With that in that mind, I made Knix a very mission-driven organization, which made it possible to keep going and not give up. It has also enabled us to recruit incredible people who share same mission and values, and to build both amazing brand loyalty and love from our customers.

Q: How have you been able to find and retain amazing employees?

Griffiths: Being a company that is purpose-driven really speaks to people. A lot of our employees started as customers — they followed our brand for a long time and love what we do.

Overall, though, it hasn’t been an easy road for us; when working for a company that’s growing quickly, what you need changes quickly. We went from very small, where people needed to be jacks-of-all-trades. Now we are a larger team and need great leaders, managers and subject-matter experts.

The kinds of people you need changes at different stages.

Q: How does diversity factor into your hiring process?

Griffiths: If you can introduce diversity in the beginning, it can be a more organic way of building your team. Once you start hiring people with diverse backgrounds and skill sets, they in turn hire people with diverse skill sets.

Back in 2015, the business wasn’t doing great. That was a bit of a wake up call. Once we started building a more diverse workforce, there was a definite trickle-down effect.

We also made the strategic decision to make sure we have some equally strong male voices and a good balance of men and working here. That was part of reason I wanted my husband to join the company.

Q: What is the single biggest challenge you have faced as a business owner?

Griffiths: That’s hard to answer because the challenges change all the time.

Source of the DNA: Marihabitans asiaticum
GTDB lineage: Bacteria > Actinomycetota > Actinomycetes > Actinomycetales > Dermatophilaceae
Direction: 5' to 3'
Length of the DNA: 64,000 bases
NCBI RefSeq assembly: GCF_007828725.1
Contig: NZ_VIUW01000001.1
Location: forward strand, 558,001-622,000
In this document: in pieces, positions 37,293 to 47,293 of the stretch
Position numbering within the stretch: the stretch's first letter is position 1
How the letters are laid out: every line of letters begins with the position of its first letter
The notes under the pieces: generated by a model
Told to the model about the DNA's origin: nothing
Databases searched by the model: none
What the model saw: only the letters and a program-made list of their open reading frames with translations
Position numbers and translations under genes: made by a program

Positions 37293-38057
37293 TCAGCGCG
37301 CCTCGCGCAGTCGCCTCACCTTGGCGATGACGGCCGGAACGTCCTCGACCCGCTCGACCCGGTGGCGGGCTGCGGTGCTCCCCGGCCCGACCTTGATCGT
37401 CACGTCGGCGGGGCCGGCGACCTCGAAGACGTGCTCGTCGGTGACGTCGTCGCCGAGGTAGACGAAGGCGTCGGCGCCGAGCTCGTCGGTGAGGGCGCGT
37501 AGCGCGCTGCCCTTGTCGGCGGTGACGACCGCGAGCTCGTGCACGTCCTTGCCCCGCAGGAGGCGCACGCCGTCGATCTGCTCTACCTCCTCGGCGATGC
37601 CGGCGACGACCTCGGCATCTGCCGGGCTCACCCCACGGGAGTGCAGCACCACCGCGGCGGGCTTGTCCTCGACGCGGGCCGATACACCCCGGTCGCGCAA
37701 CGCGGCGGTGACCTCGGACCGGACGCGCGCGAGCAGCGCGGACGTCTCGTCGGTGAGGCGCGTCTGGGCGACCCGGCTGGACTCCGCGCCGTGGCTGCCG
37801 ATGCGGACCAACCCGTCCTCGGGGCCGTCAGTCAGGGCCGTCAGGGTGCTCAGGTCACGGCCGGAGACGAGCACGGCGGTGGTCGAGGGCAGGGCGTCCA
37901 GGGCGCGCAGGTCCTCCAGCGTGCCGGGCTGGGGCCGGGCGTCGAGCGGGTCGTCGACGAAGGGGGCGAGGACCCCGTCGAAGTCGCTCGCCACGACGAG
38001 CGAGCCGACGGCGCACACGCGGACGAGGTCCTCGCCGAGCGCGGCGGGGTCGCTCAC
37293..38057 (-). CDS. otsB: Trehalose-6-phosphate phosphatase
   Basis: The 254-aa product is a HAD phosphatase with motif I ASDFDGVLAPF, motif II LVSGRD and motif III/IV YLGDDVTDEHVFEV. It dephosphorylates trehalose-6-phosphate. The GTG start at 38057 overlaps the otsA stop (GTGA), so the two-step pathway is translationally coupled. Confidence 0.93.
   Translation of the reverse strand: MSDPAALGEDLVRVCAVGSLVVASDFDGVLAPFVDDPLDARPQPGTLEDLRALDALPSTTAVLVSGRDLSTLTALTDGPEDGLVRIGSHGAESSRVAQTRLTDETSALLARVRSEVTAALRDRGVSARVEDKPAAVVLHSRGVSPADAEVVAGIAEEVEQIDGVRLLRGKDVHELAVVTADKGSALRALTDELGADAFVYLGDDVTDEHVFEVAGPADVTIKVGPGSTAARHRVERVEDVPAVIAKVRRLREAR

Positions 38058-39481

When you’re just getting started, you have no track record to convince people to work with you — so that was challenging. Once you get more established, everyone wants to work with you.

Q: Do you have any “If I could do it again …” stories?

Griffiths: I really under-estimated how much of a mental game it is, building a company. And how important self-awareness is. If I were to do it differently, I would have started working on those pieces earlier on.

When you start, you think you can do it all. You hold things close to your chest. You don’t know what you need so it’s hard to communicate. I wish I had been faster to admit my strengths and weaknesses in order to find the right people to offset them.

Q: Do you feel that as a woman you faced – or continue to face – unique or additional challenges when starting and running your business?

Griffiths: In the early days, trying to raise money was a challenge. Raising money from external investors tends to be male-dominated. Our first product line was female-specific, kind of taboo, and not super sexy to talk about. So getting buy in for that was challenging. Early on, I was told I had a ‘cute lifestyle business.’

Q: What advice do you have for business owners looking to raise capital?

Griffiths: You have to know your numbers and your business inside and out.

It’s also important to realize that there are many different kinds of capital out there, so understand the difference between bank financing, VC, group equity, angel investors and family equity — and choose the path best for you, that best lines up to your goals. All investors are different — they have different thresholds, tolerances and return expectations. That is the most important thing — you’ll never have a great partnership if your investor doesn’t align to your goals.

Q: What’s next for Knix?

Griffiths: We want to be a global brand — a brand that holds a very special place in the hearts and minds of customers. A brand that’s loved. We want to disrupt the whole category; there’s lots of room for continued innovation and room to establish ourselves. Every day we feel that we’re just getting started.

In November 2018, 23 women were recognized at the 2018 RBC Canadian Women Entrepreneur Awards. These exceptional women, and their trail-blazing companies from a variety of industries, share a common goal — to be the best at what they do.